Tuesday, October 25, 2011

New New York Times architecture critic expresses concerns for urbanism, not just in "buildings as sculptures" (and what will he say about the arena?)

After Herbert Muschamp and Nicolai Ouroussoff, known for their admiration of starchitects and especially Frank Gehry, the New York Times named Michael Kimmelman as architecture critic. And, though some questioned his background as an art and culture critic, Kimmelman has delivered, at least in his initial reviews, far more context than his predecessors.

As Matt Chaban wrote 9/26/11 in the New York Observer, in response to Kimmelman's first review, regarding the Via Verde subsidized apartment complex (not public housing) in the Melrose section of the South Bronx:
Consider what he, and The Times, have done here, though. This is a review of a public housing complex designed by notable but far from famous architects—in the South Bronx, no less. It is not the latest bauble from from some boldfaced jetsetter. Indeed, Mr. Kimmelman attacks this very type of design in the third paragraph of his piece, in what seems to be, one might hope, a declaration of principles for the future of his work:
The rebirth of the South Bronx isn’t news. But Via Verde is. And it makes as good an argument as any new building in the city for the cultural and civic value of architecture. The profession, or in any case much talk about it, has been fixated for too long on brand-name luxury objects and buildings as sculptures instead of attending to the richer, broader, more urgent vein of public policy and community engagement, in which aesthetics play a part.
Are you listening, Frank Gehry?
And yet the piece serves also as a critique not only of the architectural media but also of architecture, its social and political realities, and how they might be fixed, or even if they can be.
Indeed, Kimmelman wrote 9/26/11 on the Times's ArtsBeat blog:
A few of my own concerns are laid out in the review. I’m interested in urbanism, city planning, housing and social affairs, the environment and health, politics and culture — in all the ways we live, in other words, and not just in how buildings look or who designs them, although those things are inseparable from the rest.
Regarding the new Gehry tower

Given his concerns, would Kimmelman have been able to salute 8 Spruce Street, Forest City Ratner's new Frank Gehry tower in Lower Manhattan, quite as enthusiastically as Ouroussoff, who called it "the finest skyscraper to rise in New York since Eero Saarinen's CBS building went up 46 years ago"?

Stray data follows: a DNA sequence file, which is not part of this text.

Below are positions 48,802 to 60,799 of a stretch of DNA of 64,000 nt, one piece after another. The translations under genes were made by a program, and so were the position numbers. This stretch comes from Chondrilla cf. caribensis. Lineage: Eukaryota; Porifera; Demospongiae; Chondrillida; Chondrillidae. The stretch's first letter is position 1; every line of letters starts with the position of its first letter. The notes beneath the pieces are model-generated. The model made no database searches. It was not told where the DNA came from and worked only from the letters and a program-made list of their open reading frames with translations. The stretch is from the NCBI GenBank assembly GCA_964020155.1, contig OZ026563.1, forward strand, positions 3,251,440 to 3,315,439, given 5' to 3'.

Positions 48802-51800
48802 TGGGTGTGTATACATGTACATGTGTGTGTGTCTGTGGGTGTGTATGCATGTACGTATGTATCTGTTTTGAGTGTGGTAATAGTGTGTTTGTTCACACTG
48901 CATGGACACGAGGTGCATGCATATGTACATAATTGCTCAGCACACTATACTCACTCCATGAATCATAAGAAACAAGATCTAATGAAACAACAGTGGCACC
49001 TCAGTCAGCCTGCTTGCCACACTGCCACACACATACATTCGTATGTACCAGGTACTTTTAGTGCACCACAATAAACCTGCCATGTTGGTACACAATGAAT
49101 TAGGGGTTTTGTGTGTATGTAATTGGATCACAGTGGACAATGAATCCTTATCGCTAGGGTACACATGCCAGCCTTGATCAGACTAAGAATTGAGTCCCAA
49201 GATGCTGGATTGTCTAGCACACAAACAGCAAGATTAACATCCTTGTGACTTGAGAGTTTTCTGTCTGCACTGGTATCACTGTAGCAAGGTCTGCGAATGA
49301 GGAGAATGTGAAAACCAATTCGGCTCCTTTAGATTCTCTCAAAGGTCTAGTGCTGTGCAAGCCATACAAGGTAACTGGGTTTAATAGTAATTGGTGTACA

Ouroussoff acknowledged that "Gehry’s design is least successful at the bottom," given the "odd coupling of private and public interests" that include a school and hospital services.

But he waved away concerns that those using the public facilities won't mix with residents:
None of this matters much, however, once you see the tower in the skyline, a view that seems to lift Lower Manhattan out of its decade-long gloom.
That, of course, is a quintessential example of "buildings as sculptures." And that helps Forest City Ratner promote the tower, as executive Maryanne Gilmartin did recently at the Municipal Art Society Summit for New York City.

What about the arena?

So, will Kimmelman visit the Barclays Center next year and only assess the sightlines from upper bowl seats, the view of the scoreboard from Flatbush Avenue, the weathered steel panels, the plethora of branding, and the curious oculus?

(That would ape the shortsighted initial reviews from Muschamp and Ouroussoff, though the latter improved slightly. Kimelman also might consult the work of New York magazine's Justin Davidson.)

Or will he see the impact of a parking lot one long block on a residential neighborhood, the effect on pedestrians of narrowed sidewalks, and the impact of a zoning override allowing an arena to face residential neighbors across narrow Dean Street?

Will he point out that the oculus exists because the much-touted Urban Room does not, and the Urban Room was supposed to be part of a tower that remains unbuilt? And that that tower was vital to the state and city's optimistic-to-the-point-of-irresponsible economic projections?

And that the New York City Independent Budget Office, calculating the accumulated subsidies, tax breaks, and foregone alternatives, considers the arena a loss to the city?

These indeed are issues of "urbanism, city planning, housing and social affairs, the environment and health, politics and culture."

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